It worked! Shifting is better than ever before. My four-speed Royal Enfield with left-side shift linkage now moves cleanly between gears and even downshifts without missing gears.
There's a good reason for my delay in writing, and it felt like this:
Of course you couldn't really hear the clunk while riding, but that is what it felt like, a real disappointment after my initial efforts to improve things. If you've forgotten where this started, way back in December, here's a link to Part 1 of my campaign to improve shifting action.
Now, pulling over and inserting my head beneath the motorcycle I saw that the left-shift linkage I'd tried so hard to rebuild and improve was striking the frame of the motorcycle as it reached to activate second gear.
Not always: sometimes the linkage made it to second gear and, when it did, everything was wonderful. I could even downshift reliably.
That had been my goal. The linkage had been loose and wobbly and I had straightened and tightened it and removed places where it bumped into other bits of the motorcycle. It should now be near perfect and, yet, every so often:
"CLUNK!" And it got stuck with only first gear and neutral available.
With my head under the motorcycle I could see the the linkage wasn't just brushing the frame. It was ramming it.
|Arrow points to linkage arm contact on motorcycle frame.|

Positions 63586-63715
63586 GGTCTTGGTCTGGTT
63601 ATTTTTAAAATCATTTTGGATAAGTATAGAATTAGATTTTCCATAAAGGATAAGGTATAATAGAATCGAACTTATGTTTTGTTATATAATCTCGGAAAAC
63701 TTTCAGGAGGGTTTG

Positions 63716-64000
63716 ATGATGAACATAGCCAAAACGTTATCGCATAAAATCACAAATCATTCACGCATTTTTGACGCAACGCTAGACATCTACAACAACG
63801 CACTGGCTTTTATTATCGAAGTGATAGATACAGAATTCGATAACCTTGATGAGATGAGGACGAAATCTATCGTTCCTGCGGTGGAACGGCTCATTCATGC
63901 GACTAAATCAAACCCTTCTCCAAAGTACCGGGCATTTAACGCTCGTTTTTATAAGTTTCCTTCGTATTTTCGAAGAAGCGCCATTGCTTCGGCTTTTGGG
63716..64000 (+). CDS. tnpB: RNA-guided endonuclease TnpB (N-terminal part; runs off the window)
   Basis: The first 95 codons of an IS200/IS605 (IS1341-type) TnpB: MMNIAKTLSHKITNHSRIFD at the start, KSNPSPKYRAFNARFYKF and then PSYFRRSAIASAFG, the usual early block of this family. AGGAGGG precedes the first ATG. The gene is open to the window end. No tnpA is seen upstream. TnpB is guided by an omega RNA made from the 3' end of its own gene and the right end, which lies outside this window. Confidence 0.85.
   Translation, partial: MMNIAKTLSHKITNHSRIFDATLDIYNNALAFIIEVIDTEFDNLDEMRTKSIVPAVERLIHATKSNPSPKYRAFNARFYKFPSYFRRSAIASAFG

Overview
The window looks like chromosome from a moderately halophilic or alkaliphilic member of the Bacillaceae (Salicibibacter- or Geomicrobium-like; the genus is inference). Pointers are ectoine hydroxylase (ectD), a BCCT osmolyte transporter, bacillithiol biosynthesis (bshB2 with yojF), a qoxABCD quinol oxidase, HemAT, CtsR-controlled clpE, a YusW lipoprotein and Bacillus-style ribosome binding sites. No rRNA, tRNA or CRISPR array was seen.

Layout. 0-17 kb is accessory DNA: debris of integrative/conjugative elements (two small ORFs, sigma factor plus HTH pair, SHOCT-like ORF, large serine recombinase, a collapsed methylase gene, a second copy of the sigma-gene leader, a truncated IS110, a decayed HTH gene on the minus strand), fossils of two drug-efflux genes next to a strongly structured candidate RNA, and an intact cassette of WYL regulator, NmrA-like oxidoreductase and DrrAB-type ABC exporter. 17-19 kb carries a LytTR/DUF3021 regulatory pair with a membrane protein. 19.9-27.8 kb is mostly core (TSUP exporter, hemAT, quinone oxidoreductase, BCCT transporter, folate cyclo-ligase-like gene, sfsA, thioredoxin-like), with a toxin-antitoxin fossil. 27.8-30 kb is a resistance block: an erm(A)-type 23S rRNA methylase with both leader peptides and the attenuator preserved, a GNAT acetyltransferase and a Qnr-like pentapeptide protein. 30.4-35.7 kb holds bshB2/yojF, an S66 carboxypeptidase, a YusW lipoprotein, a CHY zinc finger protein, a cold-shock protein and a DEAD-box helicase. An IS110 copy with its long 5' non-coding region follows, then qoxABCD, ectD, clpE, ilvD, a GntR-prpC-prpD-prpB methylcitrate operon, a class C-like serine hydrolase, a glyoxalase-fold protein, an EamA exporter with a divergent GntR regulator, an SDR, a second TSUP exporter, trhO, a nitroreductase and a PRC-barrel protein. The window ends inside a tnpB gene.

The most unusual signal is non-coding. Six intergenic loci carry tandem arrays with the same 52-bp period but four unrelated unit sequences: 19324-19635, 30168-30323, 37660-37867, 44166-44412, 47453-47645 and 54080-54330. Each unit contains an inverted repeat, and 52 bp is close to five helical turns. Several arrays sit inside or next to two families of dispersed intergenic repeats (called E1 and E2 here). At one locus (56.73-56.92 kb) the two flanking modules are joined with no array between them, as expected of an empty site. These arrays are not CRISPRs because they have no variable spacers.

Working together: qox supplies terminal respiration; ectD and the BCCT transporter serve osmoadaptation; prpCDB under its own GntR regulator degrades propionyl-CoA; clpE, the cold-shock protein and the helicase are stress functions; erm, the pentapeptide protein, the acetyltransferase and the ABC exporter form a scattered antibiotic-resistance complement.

The obvious solution seemed to be to rotate the linkage slightly clockwise where it attaches to the shaft that carries shifting from the gearbox, on the right, to the left side of the motorcycle.
I tried. I couldn't do it. The upper arm of the linkage contacts something (the front sprocket?) that prevents it from being relocated. (Remember, the linkage is so hidden behind the primary drive cases that most adjustments must be done by feel or by removing the linkage entirely — I couldn't see what was blocking me.)
Let me tell you, ladies and gentlemen, as far as this linkage goes, there is very little extra room in the original design of the motorcycle — designed to shift on the right — for this added bit of mechanical mayhem to move shifting to the left.
|Linkage arm hits the frame at this point (arrow).|
|Linkage arm smoothed (at arrow) to eliminate contact point.|
(I also filed down the flange of the brass bushing to prevent it contacting frame.)
Here's my prescription, with explanatory links, for fixing the left-shift linkage of four-speed Royal Enfield Bullets:
1. Tighten up the gearshift lever.
2. Replace nylon linkage bushings with metal bushings.
3. Tighten linkage attachment to the gearbox shaft.
4. Eliminate interference with the linkage movement.